False Attribution Summary

Description: Appealing to an irrelevant, unqualified, unidentified, biased, or fabricated source in support of an argument (modern usage). Historical use of this fallacy was in the attribution of “religious” or “spiritual” experiences to outside “higher” sources rather than internal, psychological processes (see fantasy projection).

Logical Form:

Claim X is made.

Source Y, a fake or unverifiable source, is used to verify claim X.

Therefore, claim X is true.

Example #1:

But professor, I got all these facts from a program I saw on TV once… I don’t remember the name of it though.

Explanation: Without a credible, verifiable source, the argument or claim being made is very weak.

Example #2:

I had this book that proved that leprechauns are real and have been empirically verified by scientists, but I lost it.  I forgot the name of it as well — and who the author was.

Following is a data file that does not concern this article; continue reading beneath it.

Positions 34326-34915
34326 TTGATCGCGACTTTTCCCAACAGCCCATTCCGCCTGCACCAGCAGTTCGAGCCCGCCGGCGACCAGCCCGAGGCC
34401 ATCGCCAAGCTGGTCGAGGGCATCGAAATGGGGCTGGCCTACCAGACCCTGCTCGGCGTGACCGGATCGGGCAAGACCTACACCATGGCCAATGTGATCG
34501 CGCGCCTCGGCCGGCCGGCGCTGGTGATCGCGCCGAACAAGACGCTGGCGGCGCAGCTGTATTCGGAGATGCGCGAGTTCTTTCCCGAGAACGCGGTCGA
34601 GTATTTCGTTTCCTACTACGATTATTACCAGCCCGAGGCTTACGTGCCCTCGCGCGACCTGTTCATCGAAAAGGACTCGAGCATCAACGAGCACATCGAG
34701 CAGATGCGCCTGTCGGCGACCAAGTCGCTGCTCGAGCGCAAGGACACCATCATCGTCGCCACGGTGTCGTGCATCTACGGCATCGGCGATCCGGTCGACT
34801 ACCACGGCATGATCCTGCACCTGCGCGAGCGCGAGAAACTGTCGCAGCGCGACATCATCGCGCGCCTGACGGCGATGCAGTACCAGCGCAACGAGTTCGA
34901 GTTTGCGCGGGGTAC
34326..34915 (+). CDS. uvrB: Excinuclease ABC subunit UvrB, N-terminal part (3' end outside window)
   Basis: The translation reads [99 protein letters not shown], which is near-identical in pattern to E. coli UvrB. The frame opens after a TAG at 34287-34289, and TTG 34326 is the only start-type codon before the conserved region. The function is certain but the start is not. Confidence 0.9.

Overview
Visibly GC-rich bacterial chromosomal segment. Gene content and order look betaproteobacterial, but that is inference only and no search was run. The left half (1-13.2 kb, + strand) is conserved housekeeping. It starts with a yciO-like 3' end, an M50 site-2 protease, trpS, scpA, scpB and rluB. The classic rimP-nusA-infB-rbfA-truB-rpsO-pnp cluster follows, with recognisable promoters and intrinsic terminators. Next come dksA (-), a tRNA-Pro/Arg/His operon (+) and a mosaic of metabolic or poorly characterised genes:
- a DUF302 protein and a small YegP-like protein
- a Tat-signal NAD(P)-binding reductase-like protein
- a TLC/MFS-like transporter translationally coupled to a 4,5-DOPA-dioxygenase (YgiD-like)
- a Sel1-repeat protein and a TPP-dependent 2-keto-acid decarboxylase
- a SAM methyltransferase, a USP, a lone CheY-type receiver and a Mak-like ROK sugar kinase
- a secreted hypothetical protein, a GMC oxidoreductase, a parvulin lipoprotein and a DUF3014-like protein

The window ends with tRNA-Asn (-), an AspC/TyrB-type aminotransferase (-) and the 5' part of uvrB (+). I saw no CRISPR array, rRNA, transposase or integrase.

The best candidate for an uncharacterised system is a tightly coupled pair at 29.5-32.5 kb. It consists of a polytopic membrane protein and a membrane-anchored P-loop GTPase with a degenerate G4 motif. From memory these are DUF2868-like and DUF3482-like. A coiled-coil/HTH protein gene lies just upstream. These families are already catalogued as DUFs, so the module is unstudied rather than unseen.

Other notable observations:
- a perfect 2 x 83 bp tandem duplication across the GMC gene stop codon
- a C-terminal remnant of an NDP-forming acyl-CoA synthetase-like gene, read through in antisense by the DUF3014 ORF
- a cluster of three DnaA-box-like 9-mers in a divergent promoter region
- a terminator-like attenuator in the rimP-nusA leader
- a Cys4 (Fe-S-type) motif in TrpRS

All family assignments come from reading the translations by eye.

Explanation: A story of “this book” hardly can serve as proof of an event as potentially significant as the discovery of leprechauns that have been empirically verified by scientists.  While it might be the case that the person telling this story really does remember reading a convincing argument, it very well could be the case that this person is fabricating this book — it sure sounds like it.  In either case, it is fallacious to accept the claim that leprechauns are real and have been empirically verified by scientists based on this argument.

Exception: No Exceptions.

What Now: Don’t falsify facts.  If you get caught lying, you will almost certainly lose the argument, even if you are right.

References:

The Journal of Philosophy. (1918). Journal of Philosophy, Incorporated.